It’s so essential to my growth as a person and is stunting my current relationships, and still I have yet to deal with it. I’ve been staring my interpersonal issues in the face for so long that I have at least finally identified them. The problem is, that it’s been so long that I’ve also forgotten how to act on resolving them, even when I know how. Or at least know how to start.  I’ve been on pause discussing strategy for such an extended length of time that I’ve forgotten it takes an action to put that strategy into effect.  

It’s things like these that I justly beat myself up about not putting into play.  Life is the sort of game where you have to put yourself at risk to level up.  The trick is to beat each level without using any cheat codes, (like manipulating people), because it’s lame to beat it unethically.  If you do, you will level up, but the win won’t be worth much in the end.

Growing as a person is such a continuous battle of getting yourself to face your fears, irrational and otherwise. And not only face them, but to get up and fight them. 

~LDA

Accidental Dubs

Guys, I swear I’m not even a real person.

How does one accidentally dub someone?

I feel like I’m the only person on the planet who consistently offends people without even meaning to.  I mean, everybody has their ditsy moments where they hurt someone’s feelings without noticing, but I’m pretty sure I’ve reduced it to a science.  Which is pretty hard, considering these things are done unintentionally.

Maybe I spend so much time wandering in my brain that I forgot how to even be in the moment, and so I constantly appear to be disinterested in the people right in front of me.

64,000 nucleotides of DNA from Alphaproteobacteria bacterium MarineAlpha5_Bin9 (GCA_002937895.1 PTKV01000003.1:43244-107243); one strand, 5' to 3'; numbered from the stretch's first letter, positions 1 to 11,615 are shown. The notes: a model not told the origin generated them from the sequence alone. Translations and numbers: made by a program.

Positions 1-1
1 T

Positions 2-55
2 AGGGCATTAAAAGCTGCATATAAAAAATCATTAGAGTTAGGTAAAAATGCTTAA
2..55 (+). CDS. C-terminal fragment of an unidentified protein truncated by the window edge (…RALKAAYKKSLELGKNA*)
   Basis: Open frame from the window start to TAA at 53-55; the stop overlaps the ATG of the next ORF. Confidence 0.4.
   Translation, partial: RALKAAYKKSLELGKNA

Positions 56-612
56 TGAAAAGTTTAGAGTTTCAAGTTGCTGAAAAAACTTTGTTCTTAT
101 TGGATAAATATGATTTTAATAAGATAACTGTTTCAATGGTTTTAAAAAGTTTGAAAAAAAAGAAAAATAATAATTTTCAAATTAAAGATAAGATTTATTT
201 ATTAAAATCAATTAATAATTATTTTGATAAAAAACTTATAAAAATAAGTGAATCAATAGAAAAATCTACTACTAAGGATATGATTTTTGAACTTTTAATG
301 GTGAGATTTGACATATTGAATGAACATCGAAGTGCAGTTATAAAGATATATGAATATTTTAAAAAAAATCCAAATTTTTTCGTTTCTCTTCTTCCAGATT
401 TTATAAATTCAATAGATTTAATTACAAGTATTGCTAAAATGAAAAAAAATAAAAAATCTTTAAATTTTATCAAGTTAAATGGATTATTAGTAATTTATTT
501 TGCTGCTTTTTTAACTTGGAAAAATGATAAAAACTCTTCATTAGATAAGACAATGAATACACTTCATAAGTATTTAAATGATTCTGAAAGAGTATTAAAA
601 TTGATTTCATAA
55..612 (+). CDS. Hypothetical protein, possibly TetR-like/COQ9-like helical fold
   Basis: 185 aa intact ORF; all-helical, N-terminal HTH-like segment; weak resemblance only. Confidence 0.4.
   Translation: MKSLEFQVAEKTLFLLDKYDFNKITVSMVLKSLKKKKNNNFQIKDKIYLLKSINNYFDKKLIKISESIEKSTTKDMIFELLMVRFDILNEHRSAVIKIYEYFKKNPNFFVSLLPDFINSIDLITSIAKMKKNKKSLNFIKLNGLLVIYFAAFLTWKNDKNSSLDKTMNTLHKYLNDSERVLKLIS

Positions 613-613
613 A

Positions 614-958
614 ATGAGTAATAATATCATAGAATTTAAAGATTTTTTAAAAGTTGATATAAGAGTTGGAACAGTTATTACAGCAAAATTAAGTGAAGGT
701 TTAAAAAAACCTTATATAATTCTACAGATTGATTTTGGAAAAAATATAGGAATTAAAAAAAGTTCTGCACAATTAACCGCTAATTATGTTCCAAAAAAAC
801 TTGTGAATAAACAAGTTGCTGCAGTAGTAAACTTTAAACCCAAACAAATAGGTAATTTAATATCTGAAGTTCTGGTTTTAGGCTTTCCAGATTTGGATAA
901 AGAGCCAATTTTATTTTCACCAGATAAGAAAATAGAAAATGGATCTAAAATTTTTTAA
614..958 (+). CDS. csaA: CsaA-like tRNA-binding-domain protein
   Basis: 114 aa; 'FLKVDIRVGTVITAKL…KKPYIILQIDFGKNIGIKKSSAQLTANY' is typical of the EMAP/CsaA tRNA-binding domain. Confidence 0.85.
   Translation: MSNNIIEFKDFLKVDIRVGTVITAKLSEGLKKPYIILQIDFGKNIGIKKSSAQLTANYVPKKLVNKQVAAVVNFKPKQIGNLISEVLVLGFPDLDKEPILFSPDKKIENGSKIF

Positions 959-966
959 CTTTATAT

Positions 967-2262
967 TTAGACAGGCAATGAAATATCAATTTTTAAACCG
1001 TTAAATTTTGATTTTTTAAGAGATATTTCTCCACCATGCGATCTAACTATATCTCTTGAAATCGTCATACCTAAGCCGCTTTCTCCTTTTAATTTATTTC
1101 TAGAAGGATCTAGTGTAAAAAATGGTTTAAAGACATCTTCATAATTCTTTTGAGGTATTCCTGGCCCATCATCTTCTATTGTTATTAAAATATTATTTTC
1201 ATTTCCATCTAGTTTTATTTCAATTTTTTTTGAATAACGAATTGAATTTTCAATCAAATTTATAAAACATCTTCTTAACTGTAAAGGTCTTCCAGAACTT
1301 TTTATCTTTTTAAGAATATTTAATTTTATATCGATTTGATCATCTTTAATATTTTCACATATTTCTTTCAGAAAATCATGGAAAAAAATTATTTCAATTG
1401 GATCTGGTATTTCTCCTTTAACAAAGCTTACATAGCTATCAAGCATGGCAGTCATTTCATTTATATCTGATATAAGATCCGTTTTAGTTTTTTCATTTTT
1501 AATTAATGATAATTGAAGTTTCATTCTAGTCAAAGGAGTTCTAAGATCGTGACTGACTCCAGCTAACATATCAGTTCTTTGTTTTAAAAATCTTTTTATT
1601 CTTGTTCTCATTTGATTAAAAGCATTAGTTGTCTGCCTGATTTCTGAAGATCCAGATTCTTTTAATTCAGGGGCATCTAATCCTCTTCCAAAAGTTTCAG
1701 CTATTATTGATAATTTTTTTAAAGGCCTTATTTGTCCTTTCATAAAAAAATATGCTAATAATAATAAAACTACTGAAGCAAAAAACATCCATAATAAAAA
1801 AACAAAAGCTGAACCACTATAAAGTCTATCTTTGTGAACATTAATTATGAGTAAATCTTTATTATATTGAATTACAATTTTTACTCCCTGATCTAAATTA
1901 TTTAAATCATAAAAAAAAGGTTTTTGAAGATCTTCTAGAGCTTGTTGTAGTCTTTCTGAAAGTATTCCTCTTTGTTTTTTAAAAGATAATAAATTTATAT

The ridiculous truth is, I’m actually so interested in the species homo sapiens that I’m too busy over-analyzing their behavior to actually engage with them when necessary.

I was out intentionally socializing the other day—or at least trying to—when a networking opportunity appeared.  Someone went out of their way to speak to me and ask me to coffee before I left the scene of my crime.  These social outings tend to leave me exhausted, introvert that I am, so all I was thinking about was hopping into my car and not talking to another soul for days.

He raised his hand to get my attention.

“Hey, I was hoping I’d get the chance to talk to you, but it looks like you’re about ready to leave.”

Of course, since he had stopped me mid-getaway I looked like a deer in headlights, or like a child with their hand stuck in the cookie jar.

“Oh, hi,” I replied.  Ah, you’re blocking my exit! is what I screamed internally.

If you have to go that’s fine, but I’d love to get coffee sometime if you don’t mind, he continued.

“Oh, um…” Wow, that’s weird.  He actually wants to extend this experience, I mused.

He began staring at me.  Oh, right.  I’m supposed to respond.  

“Uh,” I began.  So…If I accept I’m going to be stuck in a situation where I have to put on my best human disguise.  Can I handle that kind of one on one at the moment?